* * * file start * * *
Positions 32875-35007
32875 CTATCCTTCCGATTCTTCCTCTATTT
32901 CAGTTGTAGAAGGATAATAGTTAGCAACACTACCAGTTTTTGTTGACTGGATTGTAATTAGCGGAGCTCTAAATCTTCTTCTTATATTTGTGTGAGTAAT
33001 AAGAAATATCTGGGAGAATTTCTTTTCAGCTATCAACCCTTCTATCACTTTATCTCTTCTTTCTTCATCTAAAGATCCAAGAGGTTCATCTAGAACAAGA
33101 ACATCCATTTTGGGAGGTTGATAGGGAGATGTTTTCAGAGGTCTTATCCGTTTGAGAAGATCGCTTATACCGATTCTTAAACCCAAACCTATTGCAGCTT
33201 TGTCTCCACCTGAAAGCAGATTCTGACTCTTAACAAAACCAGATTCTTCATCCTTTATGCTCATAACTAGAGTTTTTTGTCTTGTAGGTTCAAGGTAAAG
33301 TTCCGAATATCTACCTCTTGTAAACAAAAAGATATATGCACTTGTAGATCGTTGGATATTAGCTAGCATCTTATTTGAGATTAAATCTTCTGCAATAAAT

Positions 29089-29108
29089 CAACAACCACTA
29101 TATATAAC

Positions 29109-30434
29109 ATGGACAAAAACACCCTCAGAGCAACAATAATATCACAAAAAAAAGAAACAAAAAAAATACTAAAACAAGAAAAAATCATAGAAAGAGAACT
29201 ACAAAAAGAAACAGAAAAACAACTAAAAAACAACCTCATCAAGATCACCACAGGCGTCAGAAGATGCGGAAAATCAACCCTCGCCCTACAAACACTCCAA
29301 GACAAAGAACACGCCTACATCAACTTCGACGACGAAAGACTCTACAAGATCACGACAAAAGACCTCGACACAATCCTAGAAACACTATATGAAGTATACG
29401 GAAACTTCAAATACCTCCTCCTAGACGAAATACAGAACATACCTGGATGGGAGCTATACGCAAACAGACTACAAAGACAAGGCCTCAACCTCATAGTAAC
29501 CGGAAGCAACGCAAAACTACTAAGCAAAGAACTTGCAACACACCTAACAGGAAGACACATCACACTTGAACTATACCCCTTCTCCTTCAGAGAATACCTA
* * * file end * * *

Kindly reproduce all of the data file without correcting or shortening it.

Positions 32875-35007
32875 CTATCCTTCCGATTCTTCCTCTATTT
32901 CAGTTGTAGAAGGATAATAGTTAGCAACACTACCAGTTTTTGTTGACTGGATTGTAATTAGCGGAGCTCTAAATCTTCTTCTTATATTTGTGTGAGTAAT
33001 AAGAAATATCTGGGAGAATTTCTTTTCAGCTATCAACCCTTCTATCACTTTATCTCTTCTTTCTTCATCTAAAGATCCAAGAGGTTCATCTAGAACAAGA
33101 ACATCCATTTTGGGAGGTTGATAGGGAGATGTTTTCAGAGGTCTTATCCGTTTGAGAAGATCGCTTATACCGATTCTTAAACCCAAACCTATTGCAGCTT
33201 TGTCTCCACCTGAAAGCAGATTCTGACTCTTAACAAAACCAGATTCTTCATCCTTTATGCTCATAACTAGAGTTTTTTGTCTTGTAGGTTCAAGGTAAAG
33301 TTCCGAATATCTACCTCTTGTAAACAAAAAGATATATGCACTTGTAGATCGTTGGATATTAGCTAGCATCTTATTTGAGATTAAATCTTCTGCAATAAAT

Positions 29089-29108
29089 CAACAACCACTA
29101 TATATAAC

Positions 29109-30434
29109 ATGGACAAAAACACCCTCAGAGCAACAATAATATCACAAAAAAAAGAAACAAAAAAAATACTAAAACAAGAAAAAATCATAGAAAGAGAACT
29201 ACAAAAAGAAACAGAAAAACAACTAAAAAACAACCTCATCAAGATCACCACAGGCGTCAGAAGATGCGGAAAATCAACCCTCGCCCTACAAACACTCCAA
29301 GACAAAGAACACGCCTACATCAACTTCGACGACGAAAGACTCTACAAGATCACGACAAAAGACCTCGACACAATCCTAGAAACACTATATGAAGTATACG
29401 GAAACTTCAAATACCTCCTCCTAGACGAAATACAGAACATACCTGGATGGGAGCTATACGCAAACAGACTACAAAGACAAGGCCTCAACCTCATAGTAAC
29501 CGGAAGCAACGCAAAACTACTAAGCAAAGAACTTGCAACACACCTAACAGGAAGACACATCACACTTGAACTATACCCCTTCTCCTTCAGAGAATACCTA